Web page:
Type of Proposal
24-3-2015 2:00 PM
24-3-2015 2:50 PM
Faculty of Science
Faculty Sponsor (Optional)
Importance of the Project
Cancer has been a global concern for a long time. The Canadian Cancer society estimates that two in five Canadians will be diagnosed with cancer within their lifetimes. With such dire statistics, it is obvious that more research needs to be conducted towards finding effective and selective cancer treatments. One of the most interesting anti-cancer drugs discovered within the past several decades is the natural compound combretastatin A4 (CA4), which was isolated from the South African tree Combretum Caffrum. CA4 has be evaluated as an anti-cancer agent through phase II/III clinical trials and has been shown to be an effective addition to traditional chemotherapeutic regiments. However, CA4 has been largely ineffective as a monotherapy because of its short half-life in the human body and conformational instability. Therefore, there has been a need for new analogues or 'versions' of CA4, which may be more effective at treating cancer in humans. Our research collaborators at McMaster University have recently synthesized two structurally simplified analogues of CA4. Preliminary results suggest that these analogues are effective at causing various cancer cell types to commit suicide (apoptosis). Researchers have not only explored new analogues of CA4 but have also explored what how CA4 functions to kill cancer cells. Thus far, researchers have not fully determined which cellular targets are crucial for CA4 induced cancer cell suicide.
Existing State of Knowledge
Researchers have begun elucidating the mechanism of CA4 induced cancer cell death. CA4 disrupts microtubule (a major protein component of cellular skeleton) assembly, which prevents the completion of cell division (mitosis). However, it is not fully known which cellular pathways are activated by mitotic arrest and are required for cell death. Research has shown that mitochondrial collapse occurs following CA4 treatment – hypothesized to be an indirect target – and that various pro-apoptotic factors and apoptotic proteins are released and activated, such as apoptosis inducing factor (AIF), cytochrome c, and caspases. However, knockdown and pharmacological inhibition studies have failed to identify any of these proteins as being critical for CA4 induced cytotoxicity. These evidences suggest that CA4 targets additional cellular processes, which may be crucial for CA4-induced cytotoxicity.
My research aims to create a chronology of cellular events that occur following cancer cell treatment with either combretastatin A4 or two novel analogues as a means of not only determining if the novel analogues are more effective that CA4 but also uncovering the causal connection between mitotic arrest, mitochondrial collapse, and eventual cell death.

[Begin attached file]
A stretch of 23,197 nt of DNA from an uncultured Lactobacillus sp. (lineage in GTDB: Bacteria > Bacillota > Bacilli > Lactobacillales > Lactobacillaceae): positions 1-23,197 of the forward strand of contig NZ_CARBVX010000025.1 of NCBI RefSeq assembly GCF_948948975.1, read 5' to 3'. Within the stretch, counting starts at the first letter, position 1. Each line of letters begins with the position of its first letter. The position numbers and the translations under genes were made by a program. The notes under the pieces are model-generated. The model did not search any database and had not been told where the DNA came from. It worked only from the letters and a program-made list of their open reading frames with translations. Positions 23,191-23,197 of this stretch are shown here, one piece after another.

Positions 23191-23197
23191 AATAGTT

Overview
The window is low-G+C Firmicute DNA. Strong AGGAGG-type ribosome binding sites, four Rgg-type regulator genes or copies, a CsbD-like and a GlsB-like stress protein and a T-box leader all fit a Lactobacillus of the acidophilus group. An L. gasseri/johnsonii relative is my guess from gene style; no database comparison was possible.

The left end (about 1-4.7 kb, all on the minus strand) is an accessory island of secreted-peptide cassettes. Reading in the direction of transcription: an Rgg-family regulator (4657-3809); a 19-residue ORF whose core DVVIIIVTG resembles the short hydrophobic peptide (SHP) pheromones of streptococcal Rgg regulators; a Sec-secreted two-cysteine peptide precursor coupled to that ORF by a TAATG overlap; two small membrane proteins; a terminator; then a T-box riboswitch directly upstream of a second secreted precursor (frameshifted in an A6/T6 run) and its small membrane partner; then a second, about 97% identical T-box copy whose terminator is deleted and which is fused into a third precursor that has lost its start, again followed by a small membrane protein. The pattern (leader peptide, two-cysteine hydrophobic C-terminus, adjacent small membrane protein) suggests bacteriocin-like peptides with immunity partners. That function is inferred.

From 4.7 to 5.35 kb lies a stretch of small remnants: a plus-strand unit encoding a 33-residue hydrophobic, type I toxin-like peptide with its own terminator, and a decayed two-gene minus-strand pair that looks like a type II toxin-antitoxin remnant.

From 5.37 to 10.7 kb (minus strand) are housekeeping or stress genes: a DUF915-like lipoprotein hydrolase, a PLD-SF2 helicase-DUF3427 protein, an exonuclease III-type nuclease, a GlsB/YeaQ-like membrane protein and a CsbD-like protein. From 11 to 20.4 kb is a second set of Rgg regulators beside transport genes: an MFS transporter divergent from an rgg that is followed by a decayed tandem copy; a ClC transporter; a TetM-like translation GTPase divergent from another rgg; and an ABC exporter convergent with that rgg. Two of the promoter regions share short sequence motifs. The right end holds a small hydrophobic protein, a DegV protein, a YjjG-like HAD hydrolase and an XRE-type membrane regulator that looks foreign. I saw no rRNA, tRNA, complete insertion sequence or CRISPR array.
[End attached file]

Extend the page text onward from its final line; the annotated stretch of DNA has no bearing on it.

To determine if the novel analogues of CA4 are more or less effective than CA4, various cellular assays using various human cancer cell lines will be employed. These assays can be used to determine the percentage of cell suicide, cellular viability, and mitochondrial integrity at various time points as well as detect if mitotic arrest has been triggered.
The chronology of cellular events will look at mitotic arrest, mitochondrial collapse, and cell death at the 3, 6, 12, and 24 hour time point to try and determine if there is a causal connection between the various cellular events.
I have found that for CA4, cell cycle arrest occurs as early as 3 hours post treatment in human leukemia cels. Then, only at the twelve hour time point, is mitochondrial collapse detected. Lastly, cell suicide is first detected at the 24 hour time point. The data collected fits the predominant hypothesis about CA4's method of action; namely that microtubules are directly targeted, resulting in mitotic arrest, which leads to downstream mitochondrial collapse and cell death. A similar chronology of events was detected for one of the novel analogues of CA4. However, for the second analogue, significant mitochondrial collapse and cell death was witnessed without being preceded by massive mitotic arrest. This evidence suggests that perhaps CA4 can directly target the mitochondria, as an analogue retains the ability to collapse mitochondria without being able to potently impede mitosis.
Evaluation of Mechanism of Action, Metabolic Stability, and in vivo Efficacy of the Anti-cancer Compound Combretastatin A4 & Two Novel Structurally Simplified Analogues